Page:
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Growing agriculture

The latest data from the Philippine Statistics Authority indicates that the country’s agricultural and fisheries sector declined for the second consecutive year, slipping 0.6 percent to P433.12 billion this year.

The decline is slightly higher than the 0.3 percent contraction in the first quarter, but lower than the 1.5 percent decline recorded in the same period last year. From January to June, the agricultural output went down 0.4 percent this year, which is lower than the 2.5 percent drop registered last year.

Crops, which accounted for 54.9 percent of the total value of production, decreased by 2.7 percent. This was despite the higher production of palay and corn. Reductions were recorded in sugarcane, coffee, tomato, mango, potato, cabbage, pineapple, abaca, tobacco and rubber.

Fisheries production, which accounted for 15.8 percent share of the total, contracted by 2.3 percent. Double-digit decreases were noted in the value of production of tiger prawn, blue crab, frigate tuna, mudcrab and bangus. This decline was attributed to the lack of nutritious feeds by Tugon Kabuhayan convenor and former Bureau of Fisheries and Aquatic Resources director Asis Perez.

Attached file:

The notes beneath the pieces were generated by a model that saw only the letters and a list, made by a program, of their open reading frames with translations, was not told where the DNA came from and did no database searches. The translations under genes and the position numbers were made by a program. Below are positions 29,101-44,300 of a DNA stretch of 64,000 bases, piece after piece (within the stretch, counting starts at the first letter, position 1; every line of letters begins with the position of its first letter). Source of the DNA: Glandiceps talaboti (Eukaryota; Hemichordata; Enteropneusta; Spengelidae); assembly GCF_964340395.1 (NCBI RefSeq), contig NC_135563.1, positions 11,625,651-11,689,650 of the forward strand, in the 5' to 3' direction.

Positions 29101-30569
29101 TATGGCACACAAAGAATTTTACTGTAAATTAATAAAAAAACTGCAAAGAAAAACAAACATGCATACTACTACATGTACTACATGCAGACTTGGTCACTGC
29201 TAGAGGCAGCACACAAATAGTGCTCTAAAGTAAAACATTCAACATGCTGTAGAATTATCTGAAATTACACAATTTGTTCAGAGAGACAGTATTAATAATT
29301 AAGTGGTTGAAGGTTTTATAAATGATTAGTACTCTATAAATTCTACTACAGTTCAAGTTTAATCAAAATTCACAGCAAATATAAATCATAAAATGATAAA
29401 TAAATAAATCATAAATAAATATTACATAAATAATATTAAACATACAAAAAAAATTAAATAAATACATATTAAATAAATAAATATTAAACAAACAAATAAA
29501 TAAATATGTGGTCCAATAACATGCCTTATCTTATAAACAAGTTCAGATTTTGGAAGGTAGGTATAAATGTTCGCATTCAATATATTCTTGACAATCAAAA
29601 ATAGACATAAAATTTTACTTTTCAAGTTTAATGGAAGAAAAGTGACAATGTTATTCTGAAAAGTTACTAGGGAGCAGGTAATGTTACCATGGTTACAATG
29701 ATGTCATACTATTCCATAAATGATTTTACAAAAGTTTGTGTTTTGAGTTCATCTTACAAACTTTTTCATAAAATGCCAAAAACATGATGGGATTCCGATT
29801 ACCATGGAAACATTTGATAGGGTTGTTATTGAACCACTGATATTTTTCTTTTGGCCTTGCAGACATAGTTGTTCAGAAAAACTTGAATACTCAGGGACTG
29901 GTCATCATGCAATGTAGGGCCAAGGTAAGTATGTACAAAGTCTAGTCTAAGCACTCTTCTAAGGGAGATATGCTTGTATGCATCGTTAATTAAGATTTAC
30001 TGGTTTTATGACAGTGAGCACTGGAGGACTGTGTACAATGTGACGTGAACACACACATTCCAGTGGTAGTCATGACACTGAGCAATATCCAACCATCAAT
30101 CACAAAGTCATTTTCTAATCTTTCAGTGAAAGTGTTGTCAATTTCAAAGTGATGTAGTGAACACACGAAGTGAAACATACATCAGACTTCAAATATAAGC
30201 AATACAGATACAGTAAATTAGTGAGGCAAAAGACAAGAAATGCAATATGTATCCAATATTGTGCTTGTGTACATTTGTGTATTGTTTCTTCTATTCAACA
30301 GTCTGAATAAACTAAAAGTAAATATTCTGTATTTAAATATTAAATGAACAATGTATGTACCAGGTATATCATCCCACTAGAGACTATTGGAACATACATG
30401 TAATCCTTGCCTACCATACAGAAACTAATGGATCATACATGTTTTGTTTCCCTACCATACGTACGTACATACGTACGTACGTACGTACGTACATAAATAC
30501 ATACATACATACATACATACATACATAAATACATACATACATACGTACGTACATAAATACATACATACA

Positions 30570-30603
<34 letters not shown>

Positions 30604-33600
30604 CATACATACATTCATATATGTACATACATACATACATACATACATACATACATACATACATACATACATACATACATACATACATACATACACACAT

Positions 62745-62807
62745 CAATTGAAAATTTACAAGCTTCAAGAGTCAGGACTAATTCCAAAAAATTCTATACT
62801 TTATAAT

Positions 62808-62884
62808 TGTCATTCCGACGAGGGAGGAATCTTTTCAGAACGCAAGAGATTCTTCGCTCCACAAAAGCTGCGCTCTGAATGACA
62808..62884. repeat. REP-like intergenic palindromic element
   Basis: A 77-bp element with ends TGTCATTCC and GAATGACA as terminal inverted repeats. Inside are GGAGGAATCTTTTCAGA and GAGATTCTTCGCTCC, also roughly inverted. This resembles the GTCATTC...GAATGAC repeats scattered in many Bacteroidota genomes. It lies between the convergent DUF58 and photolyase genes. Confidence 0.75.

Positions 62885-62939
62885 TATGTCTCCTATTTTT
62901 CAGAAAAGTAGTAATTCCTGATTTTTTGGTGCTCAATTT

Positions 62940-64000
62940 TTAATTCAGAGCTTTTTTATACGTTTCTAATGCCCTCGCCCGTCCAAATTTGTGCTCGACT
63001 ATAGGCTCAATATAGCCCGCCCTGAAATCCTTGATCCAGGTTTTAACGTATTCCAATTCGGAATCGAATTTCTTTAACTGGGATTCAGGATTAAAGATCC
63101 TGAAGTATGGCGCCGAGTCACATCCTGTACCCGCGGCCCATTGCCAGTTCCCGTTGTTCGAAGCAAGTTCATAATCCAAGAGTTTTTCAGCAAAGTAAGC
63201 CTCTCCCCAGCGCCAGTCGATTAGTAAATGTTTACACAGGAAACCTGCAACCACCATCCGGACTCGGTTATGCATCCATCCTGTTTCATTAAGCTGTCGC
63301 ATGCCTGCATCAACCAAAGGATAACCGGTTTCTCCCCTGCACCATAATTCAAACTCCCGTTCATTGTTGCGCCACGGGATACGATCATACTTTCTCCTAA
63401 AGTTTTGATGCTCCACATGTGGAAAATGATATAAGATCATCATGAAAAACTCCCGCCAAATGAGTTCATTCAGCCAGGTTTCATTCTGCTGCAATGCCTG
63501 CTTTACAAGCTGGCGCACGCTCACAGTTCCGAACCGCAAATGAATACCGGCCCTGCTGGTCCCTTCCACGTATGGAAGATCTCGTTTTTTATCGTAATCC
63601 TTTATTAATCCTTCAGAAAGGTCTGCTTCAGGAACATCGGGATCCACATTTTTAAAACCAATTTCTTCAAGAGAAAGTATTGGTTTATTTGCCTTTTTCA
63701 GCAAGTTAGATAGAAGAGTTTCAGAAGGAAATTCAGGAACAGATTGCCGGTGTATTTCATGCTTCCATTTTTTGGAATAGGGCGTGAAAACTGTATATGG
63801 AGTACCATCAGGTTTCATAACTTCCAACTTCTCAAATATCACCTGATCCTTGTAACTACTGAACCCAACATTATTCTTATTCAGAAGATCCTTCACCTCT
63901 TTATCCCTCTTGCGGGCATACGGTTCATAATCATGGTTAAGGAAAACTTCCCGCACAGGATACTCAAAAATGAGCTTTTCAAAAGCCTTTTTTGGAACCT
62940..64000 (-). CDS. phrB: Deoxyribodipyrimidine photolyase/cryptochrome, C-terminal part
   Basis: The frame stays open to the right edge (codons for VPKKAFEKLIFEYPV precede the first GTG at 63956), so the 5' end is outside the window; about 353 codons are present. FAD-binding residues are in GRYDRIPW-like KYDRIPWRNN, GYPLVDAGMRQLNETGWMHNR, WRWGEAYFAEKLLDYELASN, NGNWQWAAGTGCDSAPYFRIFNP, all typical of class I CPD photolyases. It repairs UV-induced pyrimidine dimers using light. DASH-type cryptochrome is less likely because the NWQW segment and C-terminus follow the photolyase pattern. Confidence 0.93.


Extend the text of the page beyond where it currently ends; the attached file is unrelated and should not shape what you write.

On the other hand, the livestock and poultry sector recorded increases in the value of production. Livestock contributed 14.6 percent while poultry accounted for 14.7 percent of the total. The turnaround in the livestock sector was notable, as it posted a 2.1 percent growth, particularly in hog production, whose value of production expanded by 3 percent. Poultry also went up by 7.8 percent.

Faced with a second consecutive year of declines, the agriculture sector will need all the help it can get. Hopefully the situation can be reversed with President Ferdinand Marcos Jr. himself currently sitting as head of the Department of Agriculture. If he can use his powers as chief executive to turn around the DA and the sector it is responsible for that has been ignored, things could look up for the country’s agricultural production, which should be a good thing as the Philippines is still a largely agricultural country.

The people in charge of the agriculture sector who are now accountable to the president himself shouldn’t have any excuses for the sector’s continued downward trajectory. Despite the news of its continued decline, perhaps Filipinos can be optimistic that the president sitting as Agricultural Secretary can finally turn the sector around.*

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